You might have heard of ‘metabolic conditioning’ as this seems to be the latest hype in the fitness industry. But what does it mean? Some gyms refer to it as simple interval workouts whereas others translate it into complex circuits comprising of rope slams, medicine ball and kettlebell exercises. Who’s right? And what type of workouts are more effective in improving your overall strength and performance?
To put it simply, metabolic conditioning translates into patterns of exercises and rest periods to obtain the desired outcomes. The desired outcome usually refers to maximized efficiency of a certain energy system. Basically, the human body has got several ways of getting energy and different ratios of workout to recovery periods stimulate different energy systems and help obtaining different type of results. For example, if you are looking to gain muscle mass you should be having a different workout to rest ratio than someone who is looking to lose weight and get leaner.
You often hear that in order to achieve the desired results, you must get your metabolism working at a better pace. But what is metabolism? Metabolism refers to how our bodies manage to break down food for energy. Our food intake gets broken into small particles that are then used by our bodies and there are three main ways of how our metabolisms work.
The Immediate System
Also known as the creatine phosphate pathway, the immediate system is the quickest, most powerful way of getting energy. It mainly occurs when performing intense exercises that last less than 10 seconds, such as sprinting or lifting. The recovery time in this case is quite lengthy as the body needs time to recover after such an intense workout and it lasts anywhere from 3 to 5 minutes.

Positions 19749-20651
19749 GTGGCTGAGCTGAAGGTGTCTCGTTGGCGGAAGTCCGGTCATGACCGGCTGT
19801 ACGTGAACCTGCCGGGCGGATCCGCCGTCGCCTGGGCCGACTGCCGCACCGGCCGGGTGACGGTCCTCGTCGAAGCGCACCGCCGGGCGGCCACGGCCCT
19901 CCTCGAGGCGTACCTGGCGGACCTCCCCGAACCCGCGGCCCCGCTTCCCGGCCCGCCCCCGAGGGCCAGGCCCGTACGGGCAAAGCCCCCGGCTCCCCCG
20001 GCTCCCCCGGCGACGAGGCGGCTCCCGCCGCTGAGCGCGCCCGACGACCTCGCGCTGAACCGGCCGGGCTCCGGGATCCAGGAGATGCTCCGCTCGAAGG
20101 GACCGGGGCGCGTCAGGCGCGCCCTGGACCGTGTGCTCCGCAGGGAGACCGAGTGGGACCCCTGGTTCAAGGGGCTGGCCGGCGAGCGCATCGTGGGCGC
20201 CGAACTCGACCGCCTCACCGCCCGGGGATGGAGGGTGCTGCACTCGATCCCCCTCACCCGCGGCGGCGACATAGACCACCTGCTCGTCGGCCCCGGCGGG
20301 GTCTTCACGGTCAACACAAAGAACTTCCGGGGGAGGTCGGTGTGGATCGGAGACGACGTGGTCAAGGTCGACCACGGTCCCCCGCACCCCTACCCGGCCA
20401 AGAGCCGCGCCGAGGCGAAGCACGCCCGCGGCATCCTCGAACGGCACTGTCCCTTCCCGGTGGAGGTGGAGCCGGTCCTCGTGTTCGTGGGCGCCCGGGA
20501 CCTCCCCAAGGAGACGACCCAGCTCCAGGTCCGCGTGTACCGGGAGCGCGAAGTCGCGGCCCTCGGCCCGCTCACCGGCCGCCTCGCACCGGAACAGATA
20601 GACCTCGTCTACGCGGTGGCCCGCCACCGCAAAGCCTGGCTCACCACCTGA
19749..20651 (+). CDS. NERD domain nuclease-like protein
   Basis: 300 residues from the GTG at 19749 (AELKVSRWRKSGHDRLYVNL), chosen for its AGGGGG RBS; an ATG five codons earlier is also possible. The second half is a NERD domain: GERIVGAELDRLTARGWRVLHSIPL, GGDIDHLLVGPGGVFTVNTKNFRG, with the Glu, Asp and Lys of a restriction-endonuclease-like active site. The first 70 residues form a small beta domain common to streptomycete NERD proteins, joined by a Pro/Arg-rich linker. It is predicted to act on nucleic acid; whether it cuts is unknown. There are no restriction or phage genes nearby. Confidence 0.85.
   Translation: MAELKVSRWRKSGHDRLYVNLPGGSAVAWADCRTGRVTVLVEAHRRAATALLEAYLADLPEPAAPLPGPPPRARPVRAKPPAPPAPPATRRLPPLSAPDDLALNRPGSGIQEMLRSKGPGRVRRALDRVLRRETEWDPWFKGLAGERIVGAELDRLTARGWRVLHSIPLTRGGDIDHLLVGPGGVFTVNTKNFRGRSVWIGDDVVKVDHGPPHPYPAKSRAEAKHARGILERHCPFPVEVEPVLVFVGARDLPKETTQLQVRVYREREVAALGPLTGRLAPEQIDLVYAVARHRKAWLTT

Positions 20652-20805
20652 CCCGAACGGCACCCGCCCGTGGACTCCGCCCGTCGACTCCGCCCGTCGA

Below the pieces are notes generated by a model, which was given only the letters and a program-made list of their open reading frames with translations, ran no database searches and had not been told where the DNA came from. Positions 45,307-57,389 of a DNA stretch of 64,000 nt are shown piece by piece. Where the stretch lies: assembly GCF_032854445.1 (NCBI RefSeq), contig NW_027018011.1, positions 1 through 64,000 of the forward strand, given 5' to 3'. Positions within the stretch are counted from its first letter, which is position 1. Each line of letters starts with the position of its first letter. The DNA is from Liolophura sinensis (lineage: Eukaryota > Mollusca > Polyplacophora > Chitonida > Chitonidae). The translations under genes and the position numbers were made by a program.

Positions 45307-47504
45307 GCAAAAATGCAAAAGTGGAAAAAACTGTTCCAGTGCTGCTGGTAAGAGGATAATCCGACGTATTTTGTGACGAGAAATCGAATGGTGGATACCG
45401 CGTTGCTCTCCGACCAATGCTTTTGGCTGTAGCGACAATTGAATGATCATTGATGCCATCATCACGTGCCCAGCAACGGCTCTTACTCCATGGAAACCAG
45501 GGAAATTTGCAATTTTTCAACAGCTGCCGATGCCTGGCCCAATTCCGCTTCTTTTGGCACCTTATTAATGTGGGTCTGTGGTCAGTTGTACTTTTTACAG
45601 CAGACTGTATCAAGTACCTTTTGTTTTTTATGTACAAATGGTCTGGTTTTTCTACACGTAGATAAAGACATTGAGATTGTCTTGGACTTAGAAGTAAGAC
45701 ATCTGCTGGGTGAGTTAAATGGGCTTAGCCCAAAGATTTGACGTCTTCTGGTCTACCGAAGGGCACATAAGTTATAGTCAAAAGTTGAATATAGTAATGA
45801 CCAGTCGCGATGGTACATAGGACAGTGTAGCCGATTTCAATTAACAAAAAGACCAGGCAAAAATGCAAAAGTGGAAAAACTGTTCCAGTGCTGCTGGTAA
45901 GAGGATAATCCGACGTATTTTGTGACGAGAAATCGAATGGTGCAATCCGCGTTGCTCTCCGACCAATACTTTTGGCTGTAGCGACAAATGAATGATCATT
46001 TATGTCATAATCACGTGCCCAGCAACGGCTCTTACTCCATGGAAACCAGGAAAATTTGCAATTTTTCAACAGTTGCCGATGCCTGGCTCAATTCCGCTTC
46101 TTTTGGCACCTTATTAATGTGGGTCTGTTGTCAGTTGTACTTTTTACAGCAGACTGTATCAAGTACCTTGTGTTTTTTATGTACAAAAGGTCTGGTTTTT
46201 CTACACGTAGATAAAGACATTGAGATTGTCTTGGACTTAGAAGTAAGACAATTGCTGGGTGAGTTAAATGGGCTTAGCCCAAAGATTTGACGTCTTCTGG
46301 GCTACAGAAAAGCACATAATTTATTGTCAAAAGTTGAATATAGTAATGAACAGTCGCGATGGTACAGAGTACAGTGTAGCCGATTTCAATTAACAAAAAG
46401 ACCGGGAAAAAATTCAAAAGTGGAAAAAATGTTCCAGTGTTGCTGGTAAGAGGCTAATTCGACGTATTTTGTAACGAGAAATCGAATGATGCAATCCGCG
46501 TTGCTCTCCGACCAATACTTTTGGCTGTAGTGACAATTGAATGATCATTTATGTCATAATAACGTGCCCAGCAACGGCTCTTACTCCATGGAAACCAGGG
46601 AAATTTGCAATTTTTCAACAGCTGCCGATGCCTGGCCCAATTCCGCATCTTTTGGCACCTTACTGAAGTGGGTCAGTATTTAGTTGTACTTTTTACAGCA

The Intermediate System
Also known as the glycolytic pathway, the intermediate system provides your body with energy for activities that last between 1 to 4 minutes. It is used for intense yet short workouts such as weightlifting or 400 to 800 m running intervals. The recovery period in this case ranges from 1 to 3 minutes.
The Long-Duration System
Referred to as the aerobic system, the long-duration system is used for easy and moderate intensity workouts that can last up to several hours, such as jogging or power-walking. The recovery period in this case takes as little as few seconds.
However, the best results are achieved with a mixture of the three pathways as all three of them have got different benefits and contribute in different ways.
How to Develop Your Metabolic Conditioning Circuit
As previously established, metabolic conditioning maximizes the efficiency of certain energy systems so you can perform better in your workouts and achieve the goals you have set for yourself. An amazing benefit of metabolic conditioning is the fact that you end up burning calories and fat even after the workout is completed.
Set up your goals and develop your metabolic conditioning circuit accordingly as its efficiency depends on the work to rest ratios. For example, if your goal is to be fitter for your weekend activities such as playing football or rugby, work in the intermediate pathway (20 seconds of workout, followed by 40-50 seconds of recovery time). If your goal is to improve your overall strength and core, you will achieve it by mixing long, intense circuits with short rest periods. Push yourself as much as you can throughout your workout as the intensity must be kept at maximum levels at all times.